Thanks for all the great ideas! There is a farmers market here and I was going to try it out but it was an awful spring and cold summer this year so not to much surplus...definately none to sell. I am considering purchasing a breeding pair of Giant Alaskan Malamutes. I love the breed and they are very hardy for our cold winters in the Thunder Bay area. I am going to try selling herbs in pots, sounds like something that might fly around this area. I'm not sure about the artist retreat though, but a type of farm work retreat sounds interesting. Goats really need constant surpevision which I presently am not able to provide, maybe in the future. Anyway you all have given me alot of ideas to consider and am very grateful for the input. Thanks again.
     
  16. "Mmmm! You said there are a lot of fishermen in the area? Could also mean there are a lot of campers also? Have you thought about running a mobile bait stand? Every evening or morning drive through the camp grounds and sell bait and tackle. Baits such as farm raised worms, chicken liver and/or rabbit liver, live minnows, homemade dough balls. Plus fire wood for the campers.

    Also you say you have a lot of land but very little cleared off. I've been raising goats for 3 summers now and have found mine need very little supervision. What I have been doing is buy young weening age goats in the early spring. Place them behing electric fence and just let them eat all the brush they want. Then come fall I sell them off and usually for a bigger profit. I check on them about once a day unless I'm busy then it might be another day or two and I check the fence out almost daily to see if it is still hot and working. I do this with the gate hook. I remove it and barely touch it to the ground rod nearby and see if I get any sparks. I weed eat the grass under the fence about every two weeks or so.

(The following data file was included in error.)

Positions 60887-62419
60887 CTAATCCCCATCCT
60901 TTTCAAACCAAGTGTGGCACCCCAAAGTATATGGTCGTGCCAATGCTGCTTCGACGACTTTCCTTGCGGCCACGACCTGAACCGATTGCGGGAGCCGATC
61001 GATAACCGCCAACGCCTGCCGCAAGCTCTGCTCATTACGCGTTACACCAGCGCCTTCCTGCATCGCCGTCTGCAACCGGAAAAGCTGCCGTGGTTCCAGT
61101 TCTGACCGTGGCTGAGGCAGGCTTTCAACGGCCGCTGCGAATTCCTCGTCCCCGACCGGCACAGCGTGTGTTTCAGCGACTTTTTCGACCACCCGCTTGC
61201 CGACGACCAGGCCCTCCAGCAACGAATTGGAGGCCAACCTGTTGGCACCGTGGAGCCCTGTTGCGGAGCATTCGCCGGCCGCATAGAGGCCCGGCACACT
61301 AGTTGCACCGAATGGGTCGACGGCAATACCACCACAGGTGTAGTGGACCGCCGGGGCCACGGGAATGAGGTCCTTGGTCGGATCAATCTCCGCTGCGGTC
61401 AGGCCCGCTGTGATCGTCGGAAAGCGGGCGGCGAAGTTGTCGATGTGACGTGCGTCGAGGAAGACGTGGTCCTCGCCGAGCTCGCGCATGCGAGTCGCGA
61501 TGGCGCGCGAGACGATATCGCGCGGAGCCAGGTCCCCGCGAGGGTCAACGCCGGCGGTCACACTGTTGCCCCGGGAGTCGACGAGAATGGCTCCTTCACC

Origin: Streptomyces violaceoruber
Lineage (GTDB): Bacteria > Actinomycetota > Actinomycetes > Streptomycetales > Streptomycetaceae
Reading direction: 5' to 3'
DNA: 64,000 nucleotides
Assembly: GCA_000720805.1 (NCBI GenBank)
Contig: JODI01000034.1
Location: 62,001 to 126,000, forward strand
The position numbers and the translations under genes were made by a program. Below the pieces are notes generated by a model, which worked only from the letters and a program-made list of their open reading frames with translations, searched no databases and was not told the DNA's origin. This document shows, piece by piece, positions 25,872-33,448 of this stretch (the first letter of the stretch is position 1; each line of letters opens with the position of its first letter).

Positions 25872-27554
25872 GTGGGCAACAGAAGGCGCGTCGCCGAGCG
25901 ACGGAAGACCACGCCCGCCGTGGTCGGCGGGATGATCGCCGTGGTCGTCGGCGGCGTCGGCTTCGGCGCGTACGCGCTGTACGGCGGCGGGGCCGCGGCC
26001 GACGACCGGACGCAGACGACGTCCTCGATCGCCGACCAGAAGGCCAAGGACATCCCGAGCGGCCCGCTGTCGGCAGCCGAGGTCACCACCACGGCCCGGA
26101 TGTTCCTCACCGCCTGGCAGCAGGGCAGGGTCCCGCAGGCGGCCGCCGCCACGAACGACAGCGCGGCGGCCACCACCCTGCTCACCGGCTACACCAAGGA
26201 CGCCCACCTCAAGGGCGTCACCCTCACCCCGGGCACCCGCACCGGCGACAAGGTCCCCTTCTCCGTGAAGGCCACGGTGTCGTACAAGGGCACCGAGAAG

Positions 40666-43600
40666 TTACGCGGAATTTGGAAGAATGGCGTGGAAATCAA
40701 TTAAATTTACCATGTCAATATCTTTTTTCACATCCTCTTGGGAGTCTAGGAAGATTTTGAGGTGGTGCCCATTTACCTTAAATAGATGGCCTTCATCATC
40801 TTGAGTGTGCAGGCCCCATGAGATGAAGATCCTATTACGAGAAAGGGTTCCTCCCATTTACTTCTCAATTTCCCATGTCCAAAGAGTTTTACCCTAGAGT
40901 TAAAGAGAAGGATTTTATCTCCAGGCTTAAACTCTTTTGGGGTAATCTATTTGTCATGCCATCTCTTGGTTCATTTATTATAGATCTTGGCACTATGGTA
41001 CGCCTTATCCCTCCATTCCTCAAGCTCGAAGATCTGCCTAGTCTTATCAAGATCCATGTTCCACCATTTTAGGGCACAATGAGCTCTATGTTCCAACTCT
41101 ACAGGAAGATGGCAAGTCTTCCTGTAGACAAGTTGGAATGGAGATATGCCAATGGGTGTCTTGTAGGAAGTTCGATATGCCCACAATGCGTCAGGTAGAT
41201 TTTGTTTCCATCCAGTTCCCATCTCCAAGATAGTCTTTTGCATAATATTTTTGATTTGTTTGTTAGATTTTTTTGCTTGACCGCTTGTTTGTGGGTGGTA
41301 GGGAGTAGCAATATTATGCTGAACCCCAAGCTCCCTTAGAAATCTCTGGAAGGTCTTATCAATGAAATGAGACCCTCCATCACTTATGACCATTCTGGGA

When I cash my goats in this fall I'm planning on using the money to buy us a side of beef. With a bigger goat operation a person might could buy all there food supply for the whole year. Depending on the families need.

    Also I'm not out any money on goat feed since they do a very good job of finding brush to eat.
     
  17. tinknal

    tinknal Well-Known Member Supporter

    Messages:
    17,240
    Joined:
    May 21, 2004
    Location:
    Minnesota
    Two things I have found are a seasonal gold mine. Chimney cleaning, and venison processing. Both are fairly cheap to get into, and give big returns, the downside, is that both are very seasonal.
     
  18. pointer_hunter

    pointer_hunter Well-Known Member

    Messages:
    381
    Joined:
    May 8, 2004
    Location:
    Michigan
    Do you need a license to process the venison? We have been doing our own for years and are pretty good and quick about it. It would be nice to be able to make some quick cash doing others, but I would think a permit or something would be needed.
     
  19. tinknal

    tinknal Well-Known Member Supporter

    Messages:
    17,240
    Joined:
    May 21, 2004
    Location:
    Minnesota
    PH, you would have to check MI laws, but in MN, as long as you you only cut, grind, and wrap, you don't need a license. If you smoke, dry, or further process, you need a license. many processors here send their sausage to a licensed processor to provide that service to thoer customers.